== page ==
We have decided to try to eliminate plastic from our lives.  We already do some things to avoid plastic: we frequently use reusable bags shopping (we will definitely improve on remembering now!) and request paper bags when we don't have one. We  purchase most of our staples in bulk from the co-op and try to avoid plastic packaging and disposable items. We recycle all the plastic that we can.

So, this morning I took my camera around the house to find out where we are using plastic the most.

Unsurprisingly, it looks like our areas of greatest plastic use are the bathroom and kitchen. Cleaning products, shampoo and bath products, medications, and toothbrushes all create plastic waste. I must admit, I hesitate to give up plastic containers in the bathroom, where metal rusts and broken glass in the shower is hazardous. For a long time I have been intending to  make my own safe cleaning products - perhaps now is the time and I can reuse these containers.
This is the embarrassing  jumble of plastic containers in the  bottom drawer of the kitchen cabinets. We do so much baking  (esp. for Farmers Market) that we use a lot of plastic storage containers for grains, seeds, sourdough starter, as well as leftovers.  We make our own yogurt when the cow is giving milk, but how can you purchase yogurt or  cottage cheese other than in plastic? How did they supply it before plastic was invented? (Oh, I remember  waxed paper cartons-- now they would be plastic-coated.) We do reuse such containers for many purposes around the farm (seed-starting, parts storage, chicken feeding, berry-collecting)  and ultimately recycle the recyclable ones.  Hmm, I guess this means no more bottling our honey in those cute little plastic bears.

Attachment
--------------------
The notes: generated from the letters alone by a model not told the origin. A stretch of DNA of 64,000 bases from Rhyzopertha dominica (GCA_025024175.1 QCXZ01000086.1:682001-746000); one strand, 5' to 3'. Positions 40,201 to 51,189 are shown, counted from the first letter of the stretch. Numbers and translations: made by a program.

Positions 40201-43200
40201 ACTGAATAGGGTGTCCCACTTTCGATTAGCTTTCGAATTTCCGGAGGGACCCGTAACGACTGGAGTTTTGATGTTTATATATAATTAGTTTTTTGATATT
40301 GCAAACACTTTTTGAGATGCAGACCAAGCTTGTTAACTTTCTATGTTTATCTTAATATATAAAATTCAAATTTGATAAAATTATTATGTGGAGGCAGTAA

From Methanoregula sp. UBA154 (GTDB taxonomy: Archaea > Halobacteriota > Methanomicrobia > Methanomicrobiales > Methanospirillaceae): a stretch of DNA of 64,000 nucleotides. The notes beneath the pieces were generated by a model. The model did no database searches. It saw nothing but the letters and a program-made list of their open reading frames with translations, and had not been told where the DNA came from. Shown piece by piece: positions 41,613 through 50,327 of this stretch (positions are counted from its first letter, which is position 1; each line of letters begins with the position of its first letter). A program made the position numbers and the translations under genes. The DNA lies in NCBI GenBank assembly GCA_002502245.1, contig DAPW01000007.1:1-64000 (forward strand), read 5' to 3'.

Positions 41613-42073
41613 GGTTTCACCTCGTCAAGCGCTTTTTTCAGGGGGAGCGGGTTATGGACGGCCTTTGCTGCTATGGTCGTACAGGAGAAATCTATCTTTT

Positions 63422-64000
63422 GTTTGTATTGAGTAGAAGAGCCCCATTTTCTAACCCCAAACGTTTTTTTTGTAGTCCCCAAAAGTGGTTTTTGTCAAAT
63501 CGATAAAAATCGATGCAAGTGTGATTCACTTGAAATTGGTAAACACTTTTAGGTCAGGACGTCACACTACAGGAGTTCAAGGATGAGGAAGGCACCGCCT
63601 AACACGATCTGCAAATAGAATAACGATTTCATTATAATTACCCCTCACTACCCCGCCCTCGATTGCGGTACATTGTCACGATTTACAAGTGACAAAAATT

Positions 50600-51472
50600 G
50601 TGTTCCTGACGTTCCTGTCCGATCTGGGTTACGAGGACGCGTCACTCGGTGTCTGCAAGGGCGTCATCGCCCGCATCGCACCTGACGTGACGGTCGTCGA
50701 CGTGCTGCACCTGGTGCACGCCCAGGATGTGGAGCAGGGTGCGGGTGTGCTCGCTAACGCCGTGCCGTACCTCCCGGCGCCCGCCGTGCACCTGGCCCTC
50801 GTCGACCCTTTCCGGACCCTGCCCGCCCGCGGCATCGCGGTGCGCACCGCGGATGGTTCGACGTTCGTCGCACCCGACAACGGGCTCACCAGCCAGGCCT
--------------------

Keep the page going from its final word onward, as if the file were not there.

With three cats, we have three of these. Plus a large number of buckets and tubs in all sizes for animal watering and feeding and washing stuff. Can't do without a litter box, but when I was a kid we cut down cardboard boxes for litter boxes, which were discarded when they got disgusting. However, our three plastic litter boxes will probably last us our entire lives, so we should use them rather than throw them out. Our 2.5- and 5-gallon buckets came from the co-op and grocery store and are all re-used and well-used.
I didn't find much plastic decor in our house - I am more susceptible to vintage ceramics and wood. But having recently reupholstered a sofa and chairs, it is apparent to me how much plastic goes into furniture upholstery (foam cushions, padding, textiles...)  Even though I  tried to do good for the environment by reupholstering old furniture, I  used new polyester fiberfill to wrap the cushions.